Sandemania and Other Such Tales

Sandemania and Other Such Tales

Yes, it’s been a while since we’ve blogged. But there was so much going on that it became a little difficult to pry ourselves from the awesomeness for even a second to put it all up. There’s lots to catch up, so I’ll try.

Our last post was from Accra. That was definitely a while ago. Once we left Accra, we made our way to Kumasi, where we spent one night at the Bar Amsterdam, owned by our good friend Mike. It was a wacky trotro ride, with bumpy roads and very, very weird films playing on the TV screen (Google “Cannibal Holocaust” if you’d like to get some insight…it’s messed up). We spent the next day visiting KAWDA, a women’s development group located just outside of Kumasi, and navigating the great Kajetia Market. Then, we got home and made preparations to be on our way to Wenchi for IB’s brother’s wedding. Yupp, we decided to go.

The wedding was an amazing experience. We met up with our good friend Kristina Mansveld (OGWAD ’10) who was on her last few days in Ghana. She was also a little sick due to some funky fufu, but she powered through and attended the wedding. We had an amazing time, and IB and his family were such gracious hosts, housing us all in their home. It was a huge honour to have been able to share in their joy, and we definitely had a blast.

From Wenchi, we woke up super early in the morning, and caught a trotro to Techiman, where we got on our Bolga-bound bus. Yes, we finally made our way up to the Upper East. And from Bolga, we hopped on our bus to Sandema. We were finally home! And home it became for everybody, indeed. We lived with our amazing host families in Sandema, who made our stay there so great. Our days were spent at the Sandema District Hospital, and our afternoons spent exploring the town and hanging out with the boys at the Horizons Children’s Centre. Sadly, during our stay in Sandema, an OG Superstar wasn’t feeling 100% and had to be hospitalized. She’s out of the hospital now, but still recovering, so keep sending her your thoughts and prayers.

The group also had the chance to visit the Navrongo Hospital, and check out their research institute. Our time in the Upper East exposed us to all the difficulties in rural healthcare in Ghana, caused mainly by resource limitations. That’s why initiatives such as Ghana Medical Help, started by our very own Kelly Hadfield, are so refreshing for these hospitals. And the group got to see the effects first-hand, with Sandema District Hospital using the GMH-donated equipment throughout their facility. And it’s serving them VERY well!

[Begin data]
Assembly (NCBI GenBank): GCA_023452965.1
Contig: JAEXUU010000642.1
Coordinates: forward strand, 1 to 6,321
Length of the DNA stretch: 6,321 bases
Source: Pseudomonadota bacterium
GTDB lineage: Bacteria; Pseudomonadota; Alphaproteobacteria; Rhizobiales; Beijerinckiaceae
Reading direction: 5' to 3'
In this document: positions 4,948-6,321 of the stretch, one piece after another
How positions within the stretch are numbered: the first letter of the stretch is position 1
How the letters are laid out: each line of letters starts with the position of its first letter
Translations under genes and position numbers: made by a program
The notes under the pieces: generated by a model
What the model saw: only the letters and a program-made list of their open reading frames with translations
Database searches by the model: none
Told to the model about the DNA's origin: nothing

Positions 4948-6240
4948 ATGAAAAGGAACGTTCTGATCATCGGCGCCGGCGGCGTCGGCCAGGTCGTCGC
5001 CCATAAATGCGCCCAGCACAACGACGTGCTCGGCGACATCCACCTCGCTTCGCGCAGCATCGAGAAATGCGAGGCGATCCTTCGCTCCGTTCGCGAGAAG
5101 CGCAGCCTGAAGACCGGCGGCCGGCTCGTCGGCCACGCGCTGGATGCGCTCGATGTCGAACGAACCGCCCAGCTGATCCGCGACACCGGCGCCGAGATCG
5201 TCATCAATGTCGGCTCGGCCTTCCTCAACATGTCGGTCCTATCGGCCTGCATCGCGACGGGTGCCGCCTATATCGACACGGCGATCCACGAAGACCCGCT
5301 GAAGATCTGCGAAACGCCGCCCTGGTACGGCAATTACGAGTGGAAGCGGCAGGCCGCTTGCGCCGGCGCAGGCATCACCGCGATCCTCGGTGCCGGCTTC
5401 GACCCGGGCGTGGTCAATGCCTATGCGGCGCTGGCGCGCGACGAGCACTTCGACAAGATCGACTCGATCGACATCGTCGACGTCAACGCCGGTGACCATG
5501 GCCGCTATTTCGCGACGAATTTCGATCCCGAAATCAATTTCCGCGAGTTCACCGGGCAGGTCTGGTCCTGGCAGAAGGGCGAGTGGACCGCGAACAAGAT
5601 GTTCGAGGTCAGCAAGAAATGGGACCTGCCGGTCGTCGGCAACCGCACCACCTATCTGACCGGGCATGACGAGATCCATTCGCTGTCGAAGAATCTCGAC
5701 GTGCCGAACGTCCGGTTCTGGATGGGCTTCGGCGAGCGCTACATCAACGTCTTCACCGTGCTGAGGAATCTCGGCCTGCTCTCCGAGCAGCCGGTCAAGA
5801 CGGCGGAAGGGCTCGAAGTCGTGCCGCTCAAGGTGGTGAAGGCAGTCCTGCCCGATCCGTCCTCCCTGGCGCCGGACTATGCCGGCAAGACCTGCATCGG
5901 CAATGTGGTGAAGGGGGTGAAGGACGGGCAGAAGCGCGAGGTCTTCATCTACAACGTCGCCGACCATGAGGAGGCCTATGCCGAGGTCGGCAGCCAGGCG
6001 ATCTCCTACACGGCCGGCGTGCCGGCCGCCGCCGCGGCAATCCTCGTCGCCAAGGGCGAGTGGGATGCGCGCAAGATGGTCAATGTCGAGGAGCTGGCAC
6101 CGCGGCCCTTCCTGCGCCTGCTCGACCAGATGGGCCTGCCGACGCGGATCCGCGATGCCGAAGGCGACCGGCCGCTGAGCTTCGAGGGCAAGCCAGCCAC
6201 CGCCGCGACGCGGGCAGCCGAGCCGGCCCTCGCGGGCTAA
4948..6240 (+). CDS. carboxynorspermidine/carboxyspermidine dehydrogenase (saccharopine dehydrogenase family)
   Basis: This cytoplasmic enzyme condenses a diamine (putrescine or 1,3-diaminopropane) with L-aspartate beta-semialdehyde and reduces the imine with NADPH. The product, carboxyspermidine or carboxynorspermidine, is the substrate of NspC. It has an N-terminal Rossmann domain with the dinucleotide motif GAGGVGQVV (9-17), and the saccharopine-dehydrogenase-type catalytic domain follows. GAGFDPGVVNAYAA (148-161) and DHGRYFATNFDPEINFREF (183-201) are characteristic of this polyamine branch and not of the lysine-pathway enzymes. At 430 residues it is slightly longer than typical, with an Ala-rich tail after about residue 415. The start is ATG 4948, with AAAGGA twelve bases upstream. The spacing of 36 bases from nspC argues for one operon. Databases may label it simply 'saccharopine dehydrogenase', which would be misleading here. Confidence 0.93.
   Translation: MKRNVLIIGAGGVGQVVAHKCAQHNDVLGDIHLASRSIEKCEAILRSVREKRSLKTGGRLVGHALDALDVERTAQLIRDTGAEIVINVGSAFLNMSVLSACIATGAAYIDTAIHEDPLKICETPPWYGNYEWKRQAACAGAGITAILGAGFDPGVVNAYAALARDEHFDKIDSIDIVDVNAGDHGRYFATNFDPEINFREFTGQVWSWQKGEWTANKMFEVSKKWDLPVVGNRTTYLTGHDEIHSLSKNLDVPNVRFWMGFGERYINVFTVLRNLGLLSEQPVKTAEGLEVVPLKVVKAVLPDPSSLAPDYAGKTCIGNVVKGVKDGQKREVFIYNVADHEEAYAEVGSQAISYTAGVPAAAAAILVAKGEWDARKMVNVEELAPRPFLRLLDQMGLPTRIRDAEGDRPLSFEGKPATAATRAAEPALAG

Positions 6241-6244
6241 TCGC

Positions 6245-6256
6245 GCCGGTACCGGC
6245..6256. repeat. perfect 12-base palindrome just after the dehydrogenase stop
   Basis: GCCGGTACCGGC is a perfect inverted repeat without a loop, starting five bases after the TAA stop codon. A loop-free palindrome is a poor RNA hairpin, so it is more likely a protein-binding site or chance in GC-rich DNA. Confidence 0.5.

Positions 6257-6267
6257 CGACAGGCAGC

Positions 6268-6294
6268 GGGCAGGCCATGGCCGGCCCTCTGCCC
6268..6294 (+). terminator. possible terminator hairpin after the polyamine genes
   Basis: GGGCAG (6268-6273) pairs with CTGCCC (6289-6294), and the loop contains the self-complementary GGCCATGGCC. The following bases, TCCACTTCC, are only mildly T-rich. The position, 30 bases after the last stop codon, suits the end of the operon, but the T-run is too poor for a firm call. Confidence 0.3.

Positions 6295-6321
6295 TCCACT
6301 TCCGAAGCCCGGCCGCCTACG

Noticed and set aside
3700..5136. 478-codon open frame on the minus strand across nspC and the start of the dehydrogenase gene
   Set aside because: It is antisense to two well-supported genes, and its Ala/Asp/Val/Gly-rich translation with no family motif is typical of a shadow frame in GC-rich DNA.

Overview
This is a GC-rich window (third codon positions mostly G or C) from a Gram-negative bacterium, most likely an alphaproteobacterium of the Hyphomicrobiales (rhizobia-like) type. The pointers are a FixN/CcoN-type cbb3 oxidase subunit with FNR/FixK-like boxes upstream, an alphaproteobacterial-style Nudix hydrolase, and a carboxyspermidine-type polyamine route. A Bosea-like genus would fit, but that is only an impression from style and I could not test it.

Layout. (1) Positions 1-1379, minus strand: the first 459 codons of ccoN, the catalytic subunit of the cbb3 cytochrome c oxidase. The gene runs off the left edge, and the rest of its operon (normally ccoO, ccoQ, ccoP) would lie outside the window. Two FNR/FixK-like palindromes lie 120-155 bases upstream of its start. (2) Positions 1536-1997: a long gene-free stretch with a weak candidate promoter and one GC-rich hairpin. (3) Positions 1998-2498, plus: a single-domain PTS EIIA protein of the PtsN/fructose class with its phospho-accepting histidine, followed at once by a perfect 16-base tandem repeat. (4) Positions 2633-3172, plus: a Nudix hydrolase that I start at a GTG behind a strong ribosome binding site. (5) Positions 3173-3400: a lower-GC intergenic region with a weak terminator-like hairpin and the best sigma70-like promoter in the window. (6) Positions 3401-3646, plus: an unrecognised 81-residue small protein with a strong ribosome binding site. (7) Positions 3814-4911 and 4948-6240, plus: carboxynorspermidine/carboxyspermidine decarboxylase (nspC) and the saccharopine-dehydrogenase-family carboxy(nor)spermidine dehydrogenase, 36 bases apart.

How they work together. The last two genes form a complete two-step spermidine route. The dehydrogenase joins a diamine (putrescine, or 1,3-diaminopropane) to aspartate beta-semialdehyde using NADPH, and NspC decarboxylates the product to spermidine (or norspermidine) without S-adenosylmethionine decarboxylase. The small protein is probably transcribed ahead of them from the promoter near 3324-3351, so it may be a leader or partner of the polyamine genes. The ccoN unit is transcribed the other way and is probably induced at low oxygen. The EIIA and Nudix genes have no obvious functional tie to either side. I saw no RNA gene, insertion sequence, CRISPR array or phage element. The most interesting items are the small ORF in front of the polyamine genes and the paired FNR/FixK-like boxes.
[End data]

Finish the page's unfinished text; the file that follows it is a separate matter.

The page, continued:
For our excursion in the north, we went to Paaga, and visited the crocodile pond, followed by a visit to the Pikworo Slave Camp. The Pikworo experience was quite surreal, as the signs of the evils that took place there are still very much visible through all the natural beauty that now exists. After Pikworo, we hopped on over the border, and had lunch in Burkina Faso. We didn’t have our passports, but that isn’t something we couldn’t talk our way through. We ate delicious joloff rice and pieces of fresh-cooked, juicy goat meat.

To wrap up our time in Sandema, and kick off ITT, we decided to surprise the boys at HCC with an OG-HCC excursion to Wli in the Volta Region, where we had done our orientation. This made it the furthest the boys had ever travelled. And the longest. We decided to be adventurous, and took the Eastern road…which ended up taking a total 24 hours to reach there. When we finally reached Wli, we had a blast with everybody in the lower falls, then just the older boys and us climbed our way up to the upper falls. The record for the way up is 45 minutes…we did it in 55. Missed it by 10 minutes, but it’s got us all determined to train and possibly try to beat it some day. We decided that this wasn’t enough. The boys had never left Ghana before, so we needed to change that. We walked on over to the Ghana/Togo border, and asked the border guards to let us through..and they did. The boys didn’t need any paperwork since they’re part of ECOWAS anyways, but the guards decided to excuse us from having to get visas and show our passports. It was nice to have shared this first-time experience with them. But we couldn’t stop there. We decided to add a little detour to Accra. This made it the furthest south they’ve ever been! We made our way to Independence Square, and walked right up to the Atlantic Ocean, and played in it. Hands-down, all of the boys made it the best weekend of my life, and I’m sure this is echoed by many others.

That brings us to yesterday, where I finally parted ways with the boys, and the remainder of our OG crew. It is ITT, and everybody is on their own travel excursions now. Olivia, Jacqueline, Sam, Emma, and M-Rod are currently on their elongated journey to get to Mole National Park, which will probably finally come to an end tonight. Our superstar, now healed, is staying with our good friend and OG-adoptee Kathi in Accra. Kelsie has made her way to family friends in Accra as well. Martyna is on his way up from Accra to Tamale, where he will hopefully be doing some HIV/AIDS presentations at a school there. The last I saw of him was him getting tangled in a barrier rope before making his way off to catch his bus (yeah, bro, I’m totally calling you out on the interwebs). And D-Zaltz has started his coastal trek, making his way to Kokrobite today. Kelly made her way to Kumasi with OG Allstar Misbah (OGWA ’08,’09), and they come back to Accra tomorrow to visit me on my last day here before I hop on a plane back home. I’ll be missing disorientation with the group at Princess Town, but I know that they’ll have an incredible time.

It was great to have been able to come back to Ghana once again, and spend time with such an amazing group of people. We’ve definitely all grown as people, and grown together as a group. ‘Twas an honour serving with you all.

Godspeed.

Taha and the OGWAGH 2011 Crew